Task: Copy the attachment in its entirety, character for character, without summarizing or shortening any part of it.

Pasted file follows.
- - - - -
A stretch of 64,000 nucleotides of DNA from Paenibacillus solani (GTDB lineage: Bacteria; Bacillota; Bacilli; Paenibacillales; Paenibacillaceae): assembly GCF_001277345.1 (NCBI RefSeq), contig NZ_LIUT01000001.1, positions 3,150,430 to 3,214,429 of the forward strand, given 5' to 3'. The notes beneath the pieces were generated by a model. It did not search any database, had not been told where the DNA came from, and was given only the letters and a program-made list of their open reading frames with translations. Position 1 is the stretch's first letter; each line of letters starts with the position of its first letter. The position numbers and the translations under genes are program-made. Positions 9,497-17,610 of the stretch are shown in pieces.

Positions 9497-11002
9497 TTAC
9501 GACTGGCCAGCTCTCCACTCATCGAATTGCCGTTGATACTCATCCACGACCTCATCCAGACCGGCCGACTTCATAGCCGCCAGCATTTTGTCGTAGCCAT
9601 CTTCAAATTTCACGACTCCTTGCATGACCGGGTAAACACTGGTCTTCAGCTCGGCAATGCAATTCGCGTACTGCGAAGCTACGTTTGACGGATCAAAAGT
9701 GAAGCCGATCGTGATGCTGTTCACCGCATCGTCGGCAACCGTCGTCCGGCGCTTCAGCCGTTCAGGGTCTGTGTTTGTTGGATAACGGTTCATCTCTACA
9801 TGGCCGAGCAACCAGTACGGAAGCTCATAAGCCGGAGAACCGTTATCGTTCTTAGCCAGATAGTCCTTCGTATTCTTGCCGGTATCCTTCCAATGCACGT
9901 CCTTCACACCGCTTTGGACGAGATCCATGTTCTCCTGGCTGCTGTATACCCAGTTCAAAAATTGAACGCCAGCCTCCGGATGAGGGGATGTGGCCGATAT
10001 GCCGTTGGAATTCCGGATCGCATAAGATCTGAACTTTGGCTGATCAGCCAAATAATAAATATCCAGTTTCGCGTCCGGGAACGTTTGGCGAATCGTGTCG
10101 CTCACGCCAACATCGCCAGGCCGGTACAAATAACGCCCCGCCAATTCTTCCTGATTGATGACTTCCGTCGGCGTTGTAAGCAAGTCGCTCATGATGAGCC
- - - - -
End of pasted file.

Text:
A stretch of 64,000 nucleotides of DNA from Paenibacillus solani (GTDB lineage: Bacteria; Bacillota; Bacilli; Paenibacillales; Paenibacillaceae): assembly GCF_001277345.1 (NCBI RefSeq), contig NZ_LIUT01000001.1, positions 3,150,430 to 3,214,429 of the forward strand, given 5' to 3'. The notes beneath the pieces were generated by a model. It did not search any database, had not been told where the DNA came from, and was given only the letters and a program-made list of their open reading frames with translations. Position 1 is the stretch's first letter; each line of letters starts with the position of its first letter. The position numbers and the translations under genes are program-made. Positions 9,497-17,610 of the stretch are shown in pieces.

Positions 9497-11002
9497 TTAC
9501 GACTGGCCAGCTCTCCACTCATCGAATTGCCGTTGATACTCATCCACGACCTCATCCAGACCGGCCGACTTCATAGCCGCCAGCATTTTGTCGTAGCCAT
9601 CTTCAAATTTCACGACTCCTTGCATGACCGGGTAAACACTGGTCTTCAGCTCGGCAATGCAATTCGCGTACTGCGAAGCTACGTTTGACGGATCAAAAGT
9701 GAAGCCGATCGTGATGCTGTTCACCGCATCGTCGGCAACCGTCGTCCGGCGCTTCAGCCGTTCAGGGTCTGTGTTTGTTGGATAACGGTTCATCTCTACA
9801 TGGCCGAGCAACCAGTACGGAAGCTCATAAGCCGGAGAACCGTTATCGTTCTTAGCCAGATAGTCCTTCGTATTCTTGCCGGTATCCTTCCAATGCACGT
9901 CCTTCACACCGCTTTGGACGAGATCCATGTTCTCCTGGCTGCTGTATACCCAGTTCAAAAATTGAACGCCAGCCTCCGGATGAGGGGATGTGGCCGATAT
10001 GCCGTTGGAATTCCGGATCGCATAAGATCTGAACTTTGGCTGATCAGCCAAATAATAAATATCCAGTTTCGCGTCCGGGAACGTTTGGCGAATCGTGTCG
10101 CTCACGCCAACATCGCCAGGCCGGTACAAATAACGCCCCGCCAATTCTTCCTGATTGATGACTTCCGTCGGCGTTGTAAGCAAGTCGCTCATGATGAGCC